which "lists as 'mortal sins' or 'immoral practices' certain specific kinds of behavior the

willful acceptance of which prevents believers from sharing in the inheritance promised to

them" (n. 49).

In the concluding number (n. 53) of this part John Paul II examaines the claim that,
because of human historicity, specific moral norms are not immutable but change under
varying historical and cultural situations. He repudiates this as a type of relativism
utterly incompatible with Christ's affirmation, in his teaching against divorce, of the
permanent validity of God's plan from "the beginning" and also with the unity of human
nature which all human beings shre with Christ who "is the same yesterday and today
and forever" (n. 53).
Conscience and the Truth (nn. 54-64)

Here the Holy Father is at pains to show that conscience, in its precise sense, is a practical

judgment "which makes known what man must do or not do, or which assesses an act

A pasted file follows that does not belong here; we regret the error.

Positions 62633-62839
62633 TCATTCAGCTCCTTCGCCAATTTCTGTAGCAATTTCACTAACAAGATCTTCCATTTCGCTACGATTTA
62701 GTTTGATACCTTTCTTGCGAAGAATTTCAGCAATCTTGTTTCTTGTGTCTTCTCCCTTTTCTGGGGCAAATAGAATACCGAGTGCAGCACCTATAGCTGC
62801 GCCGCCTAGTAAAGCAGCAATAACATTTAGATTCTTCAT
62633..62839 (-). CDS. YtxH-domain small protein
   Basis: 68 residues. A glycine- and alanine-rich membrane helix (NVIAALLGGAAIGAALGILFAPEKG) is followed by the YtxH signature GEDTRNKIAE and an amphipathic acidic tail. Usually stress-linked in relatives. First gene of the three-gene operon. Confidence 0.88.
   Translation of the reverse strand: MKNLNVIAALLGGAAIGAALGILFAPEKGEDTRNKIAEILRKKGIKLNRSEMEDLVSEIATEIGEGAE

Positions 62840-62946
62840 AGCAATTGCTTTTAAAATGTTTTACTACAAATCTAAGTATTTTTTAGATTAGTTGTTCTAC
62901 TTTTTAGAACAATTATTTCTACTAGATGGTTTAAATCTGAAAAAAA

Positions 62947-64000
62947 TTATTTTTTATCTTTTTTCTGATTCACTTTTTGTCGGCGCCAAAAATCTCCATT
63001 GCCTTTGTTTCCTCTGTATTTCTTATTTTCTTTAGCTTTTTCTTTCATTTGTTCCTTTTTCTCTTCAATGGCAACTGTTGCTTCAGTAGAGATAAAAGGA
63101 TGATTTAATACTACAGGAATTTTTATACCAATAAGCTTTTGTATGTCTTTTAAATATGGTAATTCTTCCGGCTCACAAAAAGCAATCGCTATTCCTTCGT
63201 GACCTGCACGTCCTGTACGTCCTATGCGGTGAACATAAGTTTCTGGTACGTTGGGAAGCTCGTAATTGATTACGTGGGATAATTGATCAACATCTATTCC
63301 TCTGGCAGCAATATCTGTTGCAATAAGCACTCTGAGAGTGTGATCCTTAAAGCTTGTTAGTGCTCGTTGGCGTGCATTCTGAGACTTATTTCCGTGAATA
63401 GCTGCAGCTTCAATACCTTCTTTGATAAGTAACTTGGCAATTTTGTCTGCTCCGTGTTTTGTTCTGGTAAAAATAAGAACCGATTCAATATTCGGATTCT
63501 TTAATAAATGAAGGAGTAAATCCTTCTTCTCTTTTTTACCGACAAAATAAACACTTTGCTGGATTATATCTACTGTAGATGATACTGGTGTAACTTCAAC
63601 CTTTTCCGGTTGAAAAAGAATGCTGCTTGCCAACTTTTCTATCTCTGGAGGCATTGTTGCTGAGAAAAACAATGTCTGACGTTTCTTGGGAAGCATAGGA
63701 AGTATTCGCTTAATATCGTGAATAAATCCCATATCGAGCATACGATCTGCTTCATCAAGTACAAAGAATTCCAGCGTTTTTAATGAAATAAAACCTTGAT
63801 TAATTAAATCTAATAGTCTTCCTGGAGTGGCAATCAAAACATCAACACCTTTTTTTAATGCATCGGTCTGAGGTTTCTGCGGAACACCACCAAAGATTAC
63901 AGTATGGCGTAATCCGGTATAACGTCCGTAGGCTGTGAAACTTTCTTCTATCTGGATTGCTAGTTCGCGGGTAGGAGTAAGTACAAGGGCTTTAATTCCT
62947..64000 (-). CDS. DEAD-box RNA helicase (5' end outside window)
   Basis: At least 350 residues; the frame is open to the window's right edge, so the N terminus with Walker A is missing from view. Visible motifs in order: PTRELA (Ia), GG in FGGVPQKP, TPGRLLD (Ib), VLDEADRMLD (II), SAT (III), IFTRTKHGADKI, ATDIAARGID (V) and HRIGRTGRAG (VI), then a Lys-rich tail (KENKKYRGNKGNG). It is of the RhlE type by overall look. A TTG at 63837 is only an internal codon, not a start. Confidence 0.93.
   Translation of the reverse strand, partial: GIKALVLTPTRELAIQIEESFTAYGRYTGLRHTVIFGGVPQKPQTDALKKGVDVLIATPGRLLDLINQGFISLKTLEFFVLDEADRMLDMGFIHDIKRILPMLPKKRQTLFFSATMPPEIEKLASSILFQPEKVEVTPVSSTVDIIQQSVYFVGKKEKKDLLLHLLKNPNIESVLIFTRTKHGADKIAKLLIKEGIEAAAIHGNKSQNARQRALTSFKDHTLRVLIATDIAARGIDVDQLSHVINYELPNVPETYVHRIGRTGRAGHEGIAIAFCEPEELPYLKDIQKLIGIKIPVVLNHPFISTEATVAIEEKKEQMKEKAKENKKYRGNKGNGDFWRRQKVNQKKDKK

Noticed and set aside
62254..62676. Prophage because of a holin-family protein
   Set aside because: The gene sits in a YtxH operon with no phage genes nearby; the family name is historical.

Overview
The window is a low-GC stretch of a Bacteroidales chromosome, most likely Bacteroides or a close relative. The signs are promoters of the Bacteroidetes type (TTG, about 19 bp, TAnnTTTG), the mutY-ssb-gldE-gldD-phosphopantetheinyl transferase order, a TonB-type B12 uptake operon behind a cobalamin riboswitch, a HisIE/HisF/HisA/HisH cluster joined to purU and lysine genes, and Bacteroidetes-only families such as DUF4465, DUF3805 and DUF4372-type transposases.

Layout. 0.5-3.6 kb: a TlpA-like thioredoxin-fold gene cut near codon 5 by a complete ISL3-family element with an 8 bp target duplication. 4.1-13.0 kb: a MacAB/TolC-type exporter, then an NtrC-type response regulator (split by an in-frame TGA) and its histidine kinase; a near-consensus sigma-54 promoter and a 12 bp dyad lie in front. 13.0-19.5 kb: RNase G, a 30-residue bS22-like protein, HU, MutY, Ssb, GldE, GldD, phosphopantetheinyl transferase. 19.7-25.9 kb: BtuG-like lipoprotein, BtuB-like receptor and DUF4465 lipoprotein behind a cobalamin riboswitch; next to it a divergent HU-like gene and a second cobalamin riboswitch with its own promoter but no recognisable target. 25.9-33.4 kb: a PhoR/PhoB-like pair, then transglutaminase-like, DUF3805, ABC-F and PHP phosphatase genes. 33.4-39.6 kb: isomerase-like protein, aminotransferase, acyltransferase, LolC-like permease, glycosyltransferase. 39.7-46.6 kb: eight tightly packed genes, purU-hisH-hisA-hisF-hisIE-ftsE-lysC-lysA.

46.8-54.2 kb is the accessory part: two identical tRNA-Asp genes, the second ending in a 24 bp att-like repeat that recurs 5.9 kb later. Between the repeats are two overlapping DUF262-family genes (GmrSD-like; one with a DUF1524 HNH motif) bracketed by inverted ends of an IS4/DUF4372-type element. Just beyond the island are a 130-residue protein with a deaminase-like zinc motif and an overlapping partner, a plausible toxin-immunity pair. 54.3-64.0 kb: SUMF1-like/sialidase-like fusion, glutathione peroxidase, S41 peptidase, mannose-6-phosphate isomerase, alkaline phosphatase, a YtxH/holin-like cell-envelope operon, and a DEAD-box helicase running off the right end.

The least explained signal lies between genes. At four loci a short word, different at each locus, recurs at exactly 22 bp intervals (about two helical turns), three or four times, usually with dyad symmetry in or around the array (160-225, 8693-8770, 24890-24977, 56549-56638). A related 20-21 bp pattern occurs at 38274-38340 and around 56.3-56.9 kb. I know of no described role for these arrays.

already performed by him" (n. 59). It is, he continues, "a judgment which applies to the

concrete situation the rational conviction that one must love and do good and avoid evil

[the first principle of natural law]....But whereas the natural law discloses the objective and

universal demands of the moral good, conscience is the application of the law to a

particular case; this application of the law thus becomes an inner dictate for the individual,

a summons to do what is good in this particular situation. Conscience thus formulates

moral obligation in the light of the natural law; it is the obligation to do what the

individual, through the workings of his conscience, knows to be a good he is called to do

here and now. The universality of the law and its obligation are acknowledged, not

suppressed..." (n. 59). Conscience is not a "decision on how to act in particular cases" (n.

55). It is rather "the proximate norm of personal morality," but its dignity consists in its